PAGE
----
Article Text

Download PDFPDF

PS4:80 Hydroxychloroquine in lupus pregnancy: a meta-analysis of individual participant data
  1. A Eudy1,
  2. M Petri2,
  3. R Fischer-Betz3,
  4. A Mokbel4,
  5. C Nalli5,
  6. L Andreoli5,
  7. A Tincani5,
  8. Y Molad6,
  9. D Gladman7 and
  10. M Urowitz8
  1. 1Duke University Medical Centre – Department of Medicine, Durham, USA
  2. 2Johns Hopkins University School of Medicine – Department of Medicine, Baltimore, USA
  3. 3University Hospital Düsseldorf – Department of Rheumatology, Düsseldorf, Germany
  4. 4Cairo University Hospital – Department of Rheumatology and Rehabilitation, Cairo, Egypt
  5. 5Ospedali Civili and University of Brescia – Rheumatology and Clinical Immunology, Brescia, Italy
  6. 6Tel Aviv University – Rheumatology Unit, Tel Aviv, Israel
  7. 7University of Toronto – Rheumatology, Toronto, Canada
  8. 8University of Toronto – Centre for Prognosis Studies in the Rheumatic Diseases, Toronto, Canada


Purpose Our current knowledge about how to treat lupus in pregnancy derives from small prospective or retrospective cohorts. The goal of this individual participant meta-analysis was to pool data from multiple prospective cohorts to answer the clinical question of whether hydroxychloroquine (HCQ) treatment affects pregnancy outcomes

Methods The literature was searched for prospective cohorts of pregnancies among women with lupus. HCQ use was defined as use any time during pregnancy. Outcomes of interest included fetal loss, preterm birth, high disease, and preeclampsia. Data from each cohort were collected and analysed individually. Pooled ORs were calculated by random-effect models in Review Manager. Due to multiple pregnancies per patient, one pregnancy was randomly selected per patient. Primary analysis included only women with first trimester visits (6 cohorts). Subgroup analyses were stratified by a history of nephritis, APS, and disease activity at first clinic visit.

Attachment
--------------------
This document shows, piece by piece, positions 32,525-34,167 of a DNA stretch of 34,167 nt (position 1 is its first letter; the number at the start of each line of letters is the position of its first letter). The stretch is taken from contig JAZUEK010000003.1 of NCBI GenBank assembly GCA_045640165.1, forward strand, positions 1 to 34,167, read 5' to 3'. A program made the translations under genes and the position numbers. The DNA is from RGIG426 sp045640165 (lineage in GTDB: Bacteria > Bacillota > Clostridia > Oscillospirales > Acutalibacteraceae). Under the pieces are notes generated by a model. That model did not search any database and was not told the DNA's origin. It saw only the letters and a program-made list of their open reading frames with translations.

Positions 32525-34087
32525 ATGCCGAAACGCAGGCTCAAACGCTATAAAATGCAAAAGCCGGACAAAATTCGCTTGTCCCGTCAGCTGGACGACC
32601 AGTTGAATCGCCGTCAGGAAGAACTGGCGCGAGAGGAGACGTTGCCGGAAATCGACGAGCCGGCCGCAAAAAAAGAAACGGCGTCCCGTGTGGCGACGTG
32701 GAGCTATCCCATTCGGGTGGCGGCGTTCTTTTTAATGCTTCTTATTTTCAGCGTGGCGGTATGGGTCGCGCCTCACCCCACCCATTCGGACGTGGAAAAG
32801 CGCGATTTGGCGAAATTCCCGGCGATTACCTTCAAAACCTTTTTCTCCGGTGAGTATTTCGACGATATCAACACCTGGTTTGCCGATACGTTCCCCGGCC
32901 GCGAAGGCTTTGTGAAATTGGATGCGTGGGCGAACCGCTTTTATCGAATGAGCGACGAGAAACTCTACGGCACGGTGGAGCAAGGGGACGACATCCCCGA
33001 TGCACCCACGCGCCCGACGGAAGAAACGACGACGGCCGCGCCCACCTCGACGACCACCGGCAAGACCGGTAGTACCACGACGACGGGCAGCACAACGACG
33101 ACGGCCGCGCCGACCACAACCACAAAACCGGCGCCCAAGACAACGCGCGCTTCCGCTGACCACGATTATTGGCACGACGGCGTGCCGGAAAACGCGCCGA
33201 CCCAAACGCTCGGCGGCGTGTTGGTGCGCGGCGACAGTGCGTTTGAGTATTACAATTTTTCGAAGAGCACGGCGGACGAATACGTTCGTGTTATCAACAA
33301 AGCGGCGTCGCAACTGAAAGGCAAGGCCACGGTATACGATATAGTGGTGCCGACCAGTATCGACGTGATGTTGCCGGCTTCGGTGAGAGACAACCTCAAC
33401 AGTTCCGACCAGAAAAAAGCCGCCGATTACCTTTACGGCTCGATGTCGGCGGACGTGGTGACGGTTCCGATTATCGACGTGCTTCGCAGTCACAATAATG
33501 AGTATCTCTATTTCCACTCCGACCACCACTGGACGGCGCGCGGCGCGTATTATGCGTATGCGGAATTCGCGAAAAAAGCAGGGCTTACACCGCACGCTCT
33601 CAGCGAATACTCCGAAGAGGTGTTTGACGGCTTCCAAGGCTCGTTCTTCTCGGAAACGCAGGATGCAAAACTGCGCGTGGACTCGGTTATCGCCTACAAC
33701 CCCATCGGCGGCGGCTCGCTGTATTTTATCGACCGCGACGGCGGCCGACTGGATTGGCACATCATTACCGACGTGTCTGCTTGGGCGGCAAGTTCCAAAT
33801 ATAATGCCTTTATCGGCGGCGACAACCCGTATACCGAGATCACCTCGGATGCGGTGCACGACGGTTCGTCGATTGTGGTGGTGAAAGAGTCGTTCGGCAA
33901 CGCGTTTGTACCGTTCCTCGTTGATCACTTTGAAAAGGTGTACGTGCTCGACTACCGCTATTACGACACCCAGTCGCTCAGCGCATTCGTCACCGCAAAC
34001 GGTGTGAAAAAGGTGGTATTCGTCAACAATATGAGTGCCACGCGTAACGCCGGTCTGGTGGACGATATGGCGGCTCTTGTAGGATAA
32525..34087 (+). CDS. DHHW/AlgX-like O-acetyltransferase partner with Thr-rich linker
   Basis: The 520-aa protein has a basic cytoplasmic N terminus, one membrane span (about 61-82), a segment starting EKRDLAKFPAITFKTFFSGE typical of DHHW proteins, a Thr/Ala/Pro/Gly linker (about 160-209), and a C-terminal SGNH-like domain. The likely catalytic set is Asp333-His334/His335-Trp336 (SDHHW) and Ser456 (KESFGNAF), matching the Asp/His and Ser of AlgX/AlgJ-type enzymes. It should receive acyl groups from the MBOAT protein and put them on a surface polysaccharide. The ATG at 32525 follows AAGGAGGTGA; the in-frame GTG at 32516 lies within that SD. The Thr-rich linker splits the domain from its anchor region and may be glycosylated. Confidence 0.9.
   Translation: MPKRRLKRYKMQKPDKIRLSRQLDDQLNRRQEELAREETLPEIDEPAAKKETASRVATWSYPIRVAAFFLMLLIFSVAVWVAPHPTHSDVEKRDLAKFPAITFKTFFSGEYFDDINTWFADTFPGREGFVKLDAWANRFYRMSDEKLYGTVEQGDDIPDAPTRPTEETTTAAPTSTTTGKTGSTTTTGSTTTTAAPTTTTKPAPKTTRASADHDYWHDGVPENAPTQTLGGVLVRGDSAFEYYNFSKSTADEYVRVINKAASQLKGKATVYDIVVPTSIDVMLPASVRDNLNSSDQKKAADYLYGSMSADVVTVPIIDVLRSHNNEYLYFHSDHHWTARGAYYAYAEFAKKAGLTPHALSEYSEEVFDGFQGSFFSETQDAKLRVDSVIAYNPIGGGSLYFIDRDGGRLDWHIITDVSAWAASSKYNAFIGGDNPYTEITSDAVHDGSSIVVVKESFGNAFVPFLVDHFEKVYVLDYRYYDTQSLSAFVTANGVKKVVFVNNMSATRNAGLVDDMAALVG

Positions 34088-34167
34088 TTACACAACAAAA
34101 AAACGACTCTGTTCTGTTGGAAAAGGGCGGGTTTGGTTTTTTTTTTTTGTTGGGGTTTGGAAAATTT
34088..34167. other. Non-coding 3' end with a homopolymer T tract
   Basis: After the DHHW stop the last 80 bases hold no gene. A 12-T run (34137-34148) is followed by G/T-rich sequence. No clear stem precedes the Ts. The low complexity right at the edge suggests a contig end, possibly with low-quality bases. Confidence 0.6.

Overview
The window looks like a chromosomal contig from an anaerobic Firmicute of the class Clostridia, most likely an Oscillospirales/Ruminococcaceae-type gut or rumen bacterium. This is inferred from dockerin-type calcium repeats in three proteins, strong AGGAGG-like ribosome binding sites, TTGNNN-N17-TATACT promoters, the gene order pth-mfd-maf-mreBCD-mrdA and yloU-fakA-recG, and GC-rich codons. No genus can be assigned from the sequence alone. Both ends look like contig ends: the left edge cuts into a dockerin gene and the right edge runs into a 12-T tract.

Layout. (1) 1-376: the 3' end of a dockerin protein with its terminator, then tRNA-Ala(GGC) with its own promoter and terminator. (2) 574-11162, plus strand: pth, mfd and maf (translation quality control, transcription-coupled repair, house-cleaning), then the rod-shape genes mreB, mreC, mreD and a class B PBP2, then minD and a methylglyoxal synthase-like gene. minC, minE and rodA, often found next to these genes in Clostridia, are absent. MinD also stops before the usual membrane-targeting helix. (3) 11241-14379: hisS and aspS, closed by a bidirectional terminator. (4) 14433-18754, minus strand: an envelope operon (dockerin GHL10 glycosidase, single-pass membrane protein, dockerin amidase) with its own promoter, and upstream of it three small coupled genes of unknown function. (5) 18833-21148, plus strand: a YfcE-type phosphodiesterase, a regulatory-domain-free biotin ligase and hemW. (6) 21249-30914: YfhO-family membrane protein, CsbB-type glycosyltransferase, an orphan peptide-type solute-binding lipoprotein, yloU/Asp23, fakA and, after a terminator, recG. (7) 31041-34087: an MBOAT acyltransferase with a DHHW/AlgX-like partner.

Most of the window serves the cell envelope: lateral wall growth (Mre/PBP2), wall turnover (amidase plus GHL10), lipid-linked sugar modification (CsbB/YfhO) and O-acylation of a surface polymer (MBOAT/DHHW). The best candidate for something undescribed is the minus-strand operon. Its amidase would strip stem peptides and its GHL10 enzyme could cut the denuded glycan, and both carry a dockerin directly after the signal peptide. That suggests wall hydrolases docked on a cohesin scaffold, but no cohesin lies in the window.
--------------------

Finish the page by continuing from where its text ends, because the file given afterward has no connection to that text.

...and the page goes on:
Results The current analysis included 591 pregnancies from six cohorts, of which 73% were exposed to HCQ during pregnancy.

Fetal loss: Overall, there was a 51% decrease in the risk of fetal loss among patients taking HCQ during pregnancy (OR: 0.49; 95% CI: 0.24 to 1.00). Among patients with a history of lupus nephritis, taking HCQ during pregnancy reduced the risk of fetal loss by 76% (OR: 0.24; 95% CI: 0.07 to 0.83; table 1).

Preterm birth: There was no evidence that HCQ decreased the risk of preterm birth.

Disease activity: Although not significant, among patients with a history of lupus nephritis, HCQ use during pregnancy may reduce the risk of having high disease activity during pregnancy (OR: 0.47; 95% CI: 0.21 to 1.09).

Preeclampsia: Overall, there was no evidence that HCQ decreased the risk of. Among patients with APS, there may be a protective effect of HCQ, but the precision of the estimate was limited (OR: 0.55; 95% CI: 0.12 to 2.45).

Conclusion Our results suggest that among patients with lupus nephritis, HCQ use may decrease the risk of fetal loss and decrease high disease activity during pregnancy. The heterogeneity of data collection suggests the need for a unified approach to identify larger cohorts of lupus pregnancies.

Abstract PS4:80 Table 1

Pooled odds ratios for the association of hydroxychloroquine use and pregnancy outcomes

  • Pregnancy
  • Hydroxychloroquine
  • Meta-analysis

Statistics from

Request Permissions

If you wish to reuse any or all of this article please use the link below which will take you to the Copyright Clearance Center’s RightsLink service. You will be able to get a quick price and instant permission to reuse the content in many different ways.